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abstract = "Bacterial meningitis remains a serious cause of morbidity and mortality in childhood, despite the availability of effective vaccines against Haemophilus influenzae type b (Hib) or Streptococcus pneumoniae. The purpose of this study was to analyze data on bacterial meningitis cases in Korea from 1996 through 2005. The information of all hospitalized bacteria-proven meningitis cases was obtained from 17 university hospitals nationwide. A total of 402 cases were identified. Of these, 125 (29.9{\%}) cases were neonates. Streptococcus agalactiae was the most common bacteria responsible for 99 (24.6{\%}) of all cases regardless of age, followed by S. pneumoniae for 91 (22.6{\%}) and H. influenzae for 67 (16.7{\%}) patients. The common etiology beyond the neonatal period was S. pneumoniae for 91 (33.0{\%}) followed by H. influenzae for 63 (22.8{\%}) patients. The overall case fatality rate was 9.4{\%}, which was similar with that in 1986-1995. In conclusion, S. agalactiae, S. pneumoniae and H. influenzae were important etiologic agents of bacterial meningitis in children in the last 10 yrs. It is required to establish the preventive strategy of the three bacteria. The nationwide epidemiologic study should be continued to evaluate immunization strategy and efficacy.",
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AU - Kim, Yun Kyung

AU - Kim, Jung Soo

AU - Kim, Jong Hyun

AU - Kim, Chang Hwi

AU - Kim, Hwang Min

AU - Park, Su Eun

AU - Oh, Sung Hee

AU - Chung, Eun Hee

AU - Cha, Sung Ho

AU - Choi, Young Youn

AU - Hur, Jae Kyun

AU - Hong, Young Jin

AU - Lee, Hoan Jong

AU - Kim, Kyung Hyo

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N2 - Bacterial meningitis remains a serious cause of morbidity and mortality in childhood, despite the availability of effective vaccines against Haemophilus influenzae type b (Hib) or Streptococcus pneumoniae. The purpose of this study was to analyze data on bacterial meningitis cases in Korea from 1996 through 2005. The information of all hospitalized bacteria-proven meningitis cases was obtained from 17 university hospitals nationwide. A total of 402 cases were identified. Of these, 125 (29.9%) cases were neonates. Streptococcus agalactiae was the most common bacteria responsible for 99 (24.6%) of all cases regardless of age, followed by S. pneumoniae for 91 (22.6%) and H. influenzae for 67 (16.7%) patients. The common etiology beyond the neonatal period was S. pneumoniae for 91 (33.0%) followed by H. influenzae for 63 (22.8%) patients. The overall case fatality rate was 9.4%, which was similar with that in 1986-1995. In conclusion, S. agalactiae, S. pneumoniae and H. influenzae were important etiologic agents of bacterial meningitis in children in the last 10 yrs. It is required to establish the preventive strategy of the three bacteria. The nationwide epidemiologic study should be continued to evaluate immunization strategy and efficacy.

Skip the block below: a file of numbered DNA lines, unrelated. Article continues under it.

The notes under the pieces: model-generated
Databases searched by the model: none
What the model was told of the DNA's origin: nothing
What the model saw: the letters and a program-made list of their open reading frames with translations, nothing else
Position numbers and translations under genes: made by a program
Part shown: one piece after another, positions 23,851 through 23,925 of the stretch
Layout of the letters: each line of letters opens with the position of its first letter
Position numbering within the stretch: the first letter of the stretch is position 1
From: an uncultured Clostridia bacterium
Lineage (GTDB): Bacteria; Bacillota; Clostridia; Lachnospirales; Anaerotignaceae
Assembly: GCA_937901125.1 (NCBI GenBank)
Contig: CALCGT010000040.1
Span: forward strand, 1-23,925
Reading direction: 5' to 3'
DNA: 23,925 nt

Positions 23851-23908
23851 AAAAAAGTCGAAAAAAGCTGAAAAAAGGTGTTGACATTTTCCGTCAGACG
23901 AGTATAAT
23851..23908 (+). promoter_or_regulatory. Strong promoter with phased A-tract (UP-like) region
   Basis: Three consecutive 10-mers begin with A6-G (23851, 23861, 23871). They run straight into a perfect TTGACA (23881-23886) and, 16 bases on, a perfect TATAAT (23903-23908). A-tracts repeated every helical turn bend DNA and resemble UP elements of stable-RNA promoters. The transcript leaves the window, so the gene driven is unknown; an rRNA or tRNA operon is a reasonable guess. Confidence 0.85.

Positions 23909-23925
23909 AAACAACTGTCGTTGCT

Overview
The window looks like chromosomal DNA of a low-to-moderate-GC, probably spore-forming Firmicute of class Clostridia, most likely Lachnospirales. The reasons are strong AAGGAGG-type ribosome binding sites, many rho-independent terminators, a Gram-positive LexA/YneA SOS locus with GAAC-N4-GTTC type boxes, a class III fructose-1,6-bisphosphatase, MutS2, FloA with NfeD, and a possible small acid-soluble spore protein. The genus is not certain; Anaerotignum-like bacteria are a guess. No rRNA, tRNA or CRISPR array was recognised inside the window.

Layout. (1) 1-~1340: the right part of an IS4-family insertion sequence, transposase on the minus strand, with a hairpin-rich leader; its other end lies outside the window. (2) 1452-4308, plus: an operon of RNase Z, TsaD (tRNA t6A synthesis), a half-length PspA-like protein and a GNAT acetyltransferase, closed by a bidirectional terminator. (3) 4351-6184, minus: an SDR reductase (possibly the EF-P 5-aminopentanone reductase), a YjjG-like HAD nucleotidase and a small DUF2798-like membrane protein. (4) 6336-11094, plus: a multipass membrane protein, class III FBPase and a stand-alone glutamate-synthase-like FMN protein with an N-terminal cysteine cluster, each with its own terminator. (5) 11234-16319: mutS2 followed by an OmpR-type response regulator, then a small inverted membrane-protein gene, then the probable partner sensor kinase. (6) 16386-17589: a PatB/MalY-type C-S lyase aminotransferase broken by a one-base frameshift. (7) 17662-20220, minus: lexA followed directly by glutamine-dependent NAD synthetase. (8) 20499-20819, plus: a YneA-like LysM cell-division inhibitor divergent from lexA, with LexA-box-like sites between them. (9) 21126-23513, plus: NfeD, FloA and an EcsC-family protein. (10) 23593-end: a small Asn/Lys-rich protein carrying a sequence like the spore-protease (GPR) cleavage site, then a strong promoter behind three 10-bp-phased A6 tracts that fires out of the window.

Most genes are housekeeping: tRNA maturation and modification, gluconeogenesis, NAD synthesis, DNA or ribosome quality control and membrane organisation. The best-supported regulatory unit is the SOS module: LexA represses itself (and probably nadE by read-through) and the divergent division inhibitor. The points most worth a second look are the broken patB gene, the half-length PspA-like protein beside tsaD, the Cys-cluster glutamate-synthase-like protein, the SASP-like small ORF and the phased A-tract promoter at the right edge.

AB - Bacterial meningitis remains a serious cause of morbidity and mortality in childhood, despite the availability of effective vaccines against Haemophilus influenzae type b (Hib) or Streptococcus pneumoniae. The purpose of this study was to analyze data on bacterial meningitis cases in Korea from 1996 through 2005. The information of all hospitalized bacteria-proven meningitis cases was obtained from 17 university hospitals nationwide. A total of 402 cases were identified. Of these, 125 (29.9%) cases were neonates. Streptococcus agalactiae was the most common bacteria responsible for 99 (24.6%) of all cases regardless of age, followed by S. pneumoniae for 91 (22.6%) and H. influenzae for 67 (16.7%) patients. The common etiology beyond the neonatal period was S. pneumoniae for 91 (33.0%) followed by H. influenzae for 63 (22.8%) patients. The overall case fatality rate was 9.4%, which was similar with that in 1986-1995. In conclusion, S. agalactiae, S. pneumoniae and H. influenzae were important etiologic agents of bacterial meningitis in children in the last 10 yrs. It is required to establish the preventive strategy of the three bacteria. The nationwide epidemiologic study should be continued to evaluate immunization strategy and efficacy.